Windows Phone 7 applications take advantage of several fundamental features of the platform and the phone environment to maximize security. These include the certification of all applications that can be installed (all applications must be installed from Windows Marketplace), the use of only .NET Framework managed code, a sandbox for each application, and an execution manager that monitors resource usage and the behavior of applications.
However, when designing the data storage approach you will use, and the communication mechanism for accessing remote services, you must consider how you will secure the data. Even though the phone requires a user PIN to access it, and data in isolated storage is protected from access by other users of the phone, you should consider encrypting sensitive data that you store on the phone. In addition, unless you are accessing a public service, such as a site that exposes a list of movies currently showing at a local cinema, you must protect the data and the content of messages exchanged with the server from
interception and tampering.
Therefore, when designing applications for Windows Phone 7, you should consider the following factors to maximize security:
- Use HTTPS (SSL) when connecting to services where sensitive data is exchanged. If the server certificate is not valid or trusted by a certification authority installed on the phone, the connection will be blocked (you can test a service by navigating to it using the version of Microsoft Internet Explorer® installed on the phone and the emulator). Users can add a certificate authority to the trusted authorities list in the phone, but they cannot add client Secure Sockets Layer (SSL) certificates to support client authentication by the server.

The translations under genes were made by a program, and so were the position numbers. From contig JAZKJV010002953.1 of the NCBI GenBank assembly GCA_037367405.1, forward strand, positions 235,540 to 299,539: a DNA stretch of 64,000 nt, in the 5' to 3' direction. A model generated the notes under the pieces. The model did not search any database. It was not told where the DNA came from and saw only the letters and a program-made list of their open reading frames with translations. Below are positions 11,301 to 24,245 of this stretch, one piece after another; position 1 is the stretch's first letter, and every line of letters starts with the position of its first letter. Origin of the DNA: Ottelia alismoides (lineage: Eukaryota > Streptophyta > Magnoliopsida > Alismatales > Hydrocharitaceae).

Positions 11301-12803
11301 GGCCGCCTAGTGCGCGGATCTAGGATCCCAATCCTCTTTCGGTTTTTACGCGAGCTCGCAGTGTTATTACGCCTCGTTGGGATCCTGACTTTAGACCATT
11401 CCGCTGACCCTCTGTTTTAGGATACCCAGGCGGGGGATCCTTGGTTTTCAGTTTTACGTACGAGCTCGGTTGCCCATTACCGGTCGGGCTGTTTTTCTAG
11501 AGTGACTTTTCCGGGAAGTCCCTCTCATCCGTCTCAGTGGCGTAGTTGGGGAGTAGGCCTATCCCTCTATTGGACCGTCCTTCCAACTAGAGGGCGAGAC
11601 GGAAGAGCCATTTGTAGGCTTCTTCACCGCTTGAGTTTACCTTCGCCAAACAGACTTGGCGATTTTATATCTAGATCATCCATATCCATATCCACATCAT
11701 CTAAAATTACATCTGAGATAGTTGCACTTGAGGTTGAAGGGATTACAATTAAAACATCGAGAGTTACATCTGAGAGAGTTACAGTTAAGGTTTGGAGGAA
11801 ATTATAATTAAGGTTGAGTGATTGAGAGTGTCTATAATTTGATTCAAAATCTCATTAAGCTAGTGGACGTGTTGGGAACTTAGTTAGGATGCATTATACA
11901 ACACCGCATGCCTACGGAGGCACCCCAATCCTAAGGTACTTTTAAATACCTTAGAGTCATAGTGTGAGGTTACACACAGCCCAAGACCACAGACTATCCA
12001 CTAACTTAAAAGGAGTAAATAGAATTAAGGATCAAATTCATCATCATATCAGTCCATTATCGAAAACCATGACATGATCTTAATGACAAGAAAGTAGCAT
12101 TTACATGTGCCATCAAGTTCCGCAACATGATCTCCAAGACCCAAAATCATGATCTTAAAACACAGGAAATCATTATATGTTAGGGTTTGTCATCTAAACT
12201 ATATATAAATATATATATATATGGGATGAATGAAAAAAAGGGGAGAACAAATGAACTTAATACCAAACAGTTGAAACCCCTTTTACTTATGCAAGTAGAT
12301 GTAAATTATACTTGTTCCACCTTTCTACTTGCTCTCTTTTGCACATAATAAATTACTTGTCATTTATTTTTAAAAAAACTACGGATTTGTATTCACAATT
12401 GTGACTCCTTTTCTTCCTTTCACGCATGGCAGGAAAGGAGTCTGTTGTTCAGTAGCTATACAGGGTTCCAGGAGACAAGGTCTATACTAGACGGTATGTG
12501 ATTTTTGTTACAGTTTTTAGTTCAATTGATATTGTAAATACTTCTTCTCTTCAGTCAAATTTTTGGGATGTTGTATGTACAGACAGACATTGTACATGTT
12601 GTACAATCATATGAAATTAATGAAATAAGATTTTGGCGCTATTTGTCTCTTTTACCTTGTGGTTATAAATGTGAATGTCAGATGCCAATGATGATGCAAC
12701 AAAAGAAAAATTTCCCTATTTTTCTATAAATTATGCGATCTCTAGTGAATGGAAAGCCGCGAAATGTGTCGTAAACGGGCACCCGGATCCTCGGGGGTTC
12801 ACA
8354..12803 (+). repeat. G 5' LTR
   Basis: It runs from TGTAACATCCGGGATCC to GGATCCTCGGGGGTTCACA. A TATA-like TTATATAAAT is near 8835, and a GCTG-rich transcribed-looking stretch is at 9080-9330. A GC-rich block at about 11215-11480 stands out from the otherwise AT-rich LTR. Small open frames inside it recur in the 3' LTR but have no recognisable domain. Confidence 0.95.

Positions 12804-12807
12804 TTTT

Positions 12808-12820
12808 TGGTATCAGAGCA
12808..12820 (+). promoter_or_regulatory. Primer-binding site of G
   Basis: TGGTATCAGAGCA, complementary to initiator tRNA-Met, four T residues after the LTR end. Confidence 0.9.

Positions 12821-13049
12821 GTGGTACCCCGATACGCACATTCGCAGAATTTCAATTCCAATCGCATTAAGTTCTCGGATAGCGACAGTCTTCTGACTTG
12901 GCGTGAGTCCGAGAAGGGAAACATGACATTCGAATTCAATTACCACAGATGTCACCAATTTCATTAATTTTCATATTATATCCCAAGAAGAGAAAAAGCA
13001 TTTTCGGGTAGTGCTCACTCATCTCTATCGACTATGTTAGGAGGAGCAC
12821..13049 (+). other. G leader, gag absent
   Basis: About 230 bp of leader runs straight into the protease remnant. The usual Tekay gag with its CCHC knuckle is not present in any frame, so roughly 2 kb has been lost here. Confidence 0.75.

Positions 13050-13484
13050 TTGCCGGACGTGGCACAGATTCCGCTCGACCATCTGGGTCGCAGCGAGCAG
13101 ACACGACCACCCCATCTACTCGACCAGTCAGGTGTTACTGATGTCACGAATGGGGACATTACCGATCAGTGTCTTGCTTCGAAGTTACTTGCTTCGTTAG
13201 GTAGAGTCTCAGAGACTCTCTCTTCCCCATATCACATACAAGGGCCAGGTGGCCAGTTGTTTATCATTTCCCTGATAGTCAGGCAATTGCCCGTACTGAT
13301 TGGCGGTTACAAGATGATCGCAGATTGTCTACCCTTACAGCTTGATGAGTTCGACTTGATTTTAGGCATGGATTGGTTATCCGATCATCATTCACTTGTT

- Encrypt data that you store on the phone, and consider encrypting any particularly sensitive data that you transmit over the network—even when using SSL. Always encrypt sensitive data that you send over non-secure connections, and send only hashed versions of passwords over the network for verification on the server. You can use the AES, HMACSHA1, HMACSHA256, Rfc2898DeriveBytes, SHA1, and SHA256 algorithms on the phone.
- If your server application communicates with the Microsoft Push Notification Service (MPNS) to send notifications to the phone, consider using SSL when communicating with the MPNS server. This is possible only when you register for the full version of MPNS.
- Take advantage of the tools available for use as part of a Security Development Lifecycle (SDL). These include tools such as the Microsoft Threat Modeling Tool, FxCop, and BinScope.
If you decide that you need to store or encrypt your application’s data on the phone, you must be aware of the following points:
- Windows Integrated Security Authentication is not supported on Windows Phone 7. You must implement authentication with remote services and servers using a technique such as Open Authentication (OAuth).
- The Windows Phone 7 API does not include an equivalent to the DPAPI that is available in other Windows operating systems for securing passwords and encryption keys. This means that there is no way to securely store data on a Windows Phone 7 device without requiring the user to enter a password or PIN at some point.
- If you decide to store confidential data on the server instead of on the Windows Phone 7 device, the device must authenticate with the server. This means that you must again prompt the user for a password or PIN at some point.
- You must consider the usability of your application and minimize the number of times that it prompts the user for a password or PIN to access the data. However, if you cache data on the device (including hashed data such as passwords) it may be vulnerable if the device is stolen.
- Encrypting and decrypting data will cause your application to consume more battery power.
For more information about securing Windows Phone 7 applications, see “Security for Windows Phone” at on MSDN (http://msdn.microsoft.com/en-us/library/ff402533(VS.92).aspx). For details of the cryptographic capabilities supported in Silverlight on Windows Phone 7, see “Cryptographic Services in Silverlight” on MSDN (http://msdn.microsoft.com/en-us/library/cc265159(VS.95).aspx).
Note: Microsoft offers a Find My Phone service (http://www.microsoft.com/windowsphone/en-us/howto/wp7/start/find-alost-phone.aspx) that will help locate missing phones by displaying their location and initiating a call to them, or locking and wiping the phone so that information cannot be accessed by others.